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  5. "Han har på sig handskar."

"Han har sig handskar."

Translation:He wears gloves.

November 20, 2014

42 Comments


https://www.duolingo.com/profile/noirre

If I wanted to say "he has his gloves on", how would that be said? "Han har sin handskar på sig" ?


https://www.duolingo.com/profile/Zmrzlina

Almost. It's plural, so it's sina.


https://www.duolingo.com/profile/devianart

Is it correct if I write, "Han har på sig sina handskar"?


https://www.duolingo.com/profile/skai.gsb

Why is "sig" in the sentence? Wouldn't the sentence be fine without it?


https://www.duolingo.com/profile/Zmrzlina

"Ha på sig" simply is a phrase that means "to wear".


https://www.duolingo.com/profile/skai.gsb

I know, but if you take it word for word I don't see the reason for sig at the end of "Han har sina handskar på sig." (Han is he, har is has, sina is his, handskar is gloves, på is on.) Where does sig come into play?


https://www.duolingo.com/profile/Zmrzlina

Yes, but taking it word for word won't get you very far. I think you'll just have to accept that "ha på sig" is a single unit as far as the actual meaning goes.


https://www.duolingo.com/profile/ErikSpyro

It is the same to don't use 'the'. That word does not exist in Swedish, you actual don't need "den", for exempel: "Den där" (That one), you can say; "Dem/Det/De där/[dära]".


https://www.duolingo.com/profile/sweater-strypes

So, would the negative form be "Han har på sig inte handskar" or "Han inte har på sig handskar"? (He does not wear gloves)


https://www.duolingo.com/profile/Zmrzlina

It would be han har inte på sig handskar.


https://www.duolingo.com/profile/SzymonRuci

it's so similar to polish! "on ma na sobie rękawiczki" (literally "he has on himself gloves")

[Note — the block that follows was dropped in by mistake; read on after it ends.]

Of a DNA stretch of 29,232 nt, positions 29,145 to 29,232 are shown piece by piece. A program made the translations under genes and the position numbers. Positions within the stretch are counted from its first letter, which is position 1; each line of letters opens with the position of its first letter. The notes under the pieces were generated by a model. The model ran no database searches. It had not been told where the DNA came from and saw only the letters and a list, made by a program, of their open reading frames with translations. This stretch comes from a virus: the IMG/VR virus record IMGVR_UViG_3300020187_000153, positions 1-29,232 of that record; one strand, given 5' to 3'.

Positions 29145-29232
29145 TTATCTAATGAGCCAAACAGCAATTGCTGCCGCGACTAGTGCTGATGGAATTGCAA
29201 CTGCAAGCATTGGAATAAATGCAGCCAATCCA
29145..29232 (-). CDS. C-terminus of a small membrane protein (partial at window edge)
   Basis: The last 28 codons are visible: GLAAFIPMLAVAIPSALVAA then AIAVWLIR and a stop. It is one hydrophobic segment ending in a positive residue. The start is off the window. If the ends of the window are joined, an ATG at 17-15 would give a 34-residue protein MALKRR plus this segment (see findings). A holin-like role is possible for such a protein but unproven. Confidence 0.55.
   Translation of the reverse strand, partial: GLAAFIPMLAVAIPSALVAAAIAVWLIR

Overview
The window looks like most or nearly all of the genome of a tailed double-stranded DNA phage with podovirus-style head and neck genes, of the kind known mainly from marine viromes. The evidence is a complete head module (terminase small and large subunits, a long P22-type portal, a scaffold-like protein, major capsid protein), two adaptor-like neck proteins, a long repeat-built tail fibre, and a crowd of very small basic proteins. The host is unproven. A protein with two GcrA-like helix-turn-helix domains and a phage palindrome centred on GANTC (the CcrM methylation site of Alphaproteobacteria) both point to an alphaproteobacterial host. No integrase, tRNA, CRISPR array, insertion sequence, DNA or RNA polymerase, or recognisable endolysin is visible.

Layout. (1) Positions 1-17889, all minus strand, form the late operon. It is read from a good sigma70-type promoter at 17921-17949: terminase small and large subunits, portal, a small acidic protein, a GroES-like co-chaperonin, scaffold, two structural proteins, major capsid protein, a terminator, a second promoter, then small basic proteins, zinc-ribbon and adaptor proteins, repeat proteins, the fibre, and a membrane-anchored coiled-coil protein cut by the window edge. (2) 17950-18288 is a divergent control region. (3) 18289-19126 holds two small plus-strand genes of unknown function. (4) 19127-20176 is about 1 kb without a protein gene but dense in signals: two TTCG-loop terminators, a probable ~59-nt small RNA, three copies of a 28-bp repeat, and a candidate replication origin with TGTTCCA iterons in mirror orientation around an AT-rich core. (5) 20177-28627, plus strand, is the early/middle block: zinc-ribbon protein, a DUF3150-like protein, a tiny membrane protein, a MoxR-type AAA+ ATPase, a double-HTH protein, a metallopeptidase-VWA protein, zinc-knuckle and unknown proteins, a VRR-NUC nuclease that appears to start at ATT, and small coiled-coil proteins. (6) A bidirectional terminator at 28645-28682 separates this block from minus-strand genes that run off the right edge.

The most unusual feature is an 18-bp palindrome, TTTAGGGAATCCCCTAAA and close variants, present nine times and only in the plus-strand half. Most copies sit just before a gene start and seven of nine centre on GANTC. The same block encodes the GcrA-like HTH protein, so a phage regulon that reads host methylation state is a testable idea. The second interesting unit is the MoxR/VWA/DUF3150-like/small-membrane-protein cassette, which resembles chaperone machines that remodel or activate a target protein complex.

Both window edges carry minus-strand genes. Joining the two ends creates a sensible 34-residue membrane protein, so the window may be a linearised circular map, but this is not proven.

https://www.duolingo.com/profile/KrisdaKATT

I constantly want to write, "He is wearing gloves," why is this wrong?

How can I tell the difference between him currently wearing gloves and the fact he sometimes wear gloves?


https://www.duolingo.com/profile/lee304564

One of my biggest problems learning Swedish has been forgetting English. It is often very similar but you have to just accept it's not right when you just word for word translate something. Like har på sig..


https://www.duolingo.com/profile/Shy_Shadows

A year later, but I'm having the same issue. I keep trying to directly translate word-for-word, and that doesn't work. "Har på sig" literally translates to "has on [he/she/it]self." And then you have the word "bär", which means "wearing/bearing/carrying" etc.

It's confusing stuff, yo.


https://www.duolingo.com/profile/ErikAnderson1348

Why doesn't "he has on his gloves" work?


https://www.duolingo.com/profile/sotnosen93

Because it's not grammatically correct English. That would be "he has his gloves on".


https://www.duolingo.com/profile/Shy_Shadows

How would you say, "He is wearing her hat?" or any variation of people/clothing items?

Would it be: "Han har hennes hatt på." ? Like "He has her hat on"?

Or what is the correct word configuration here?


https://www.duolingo.com/profile/NJtheSTQ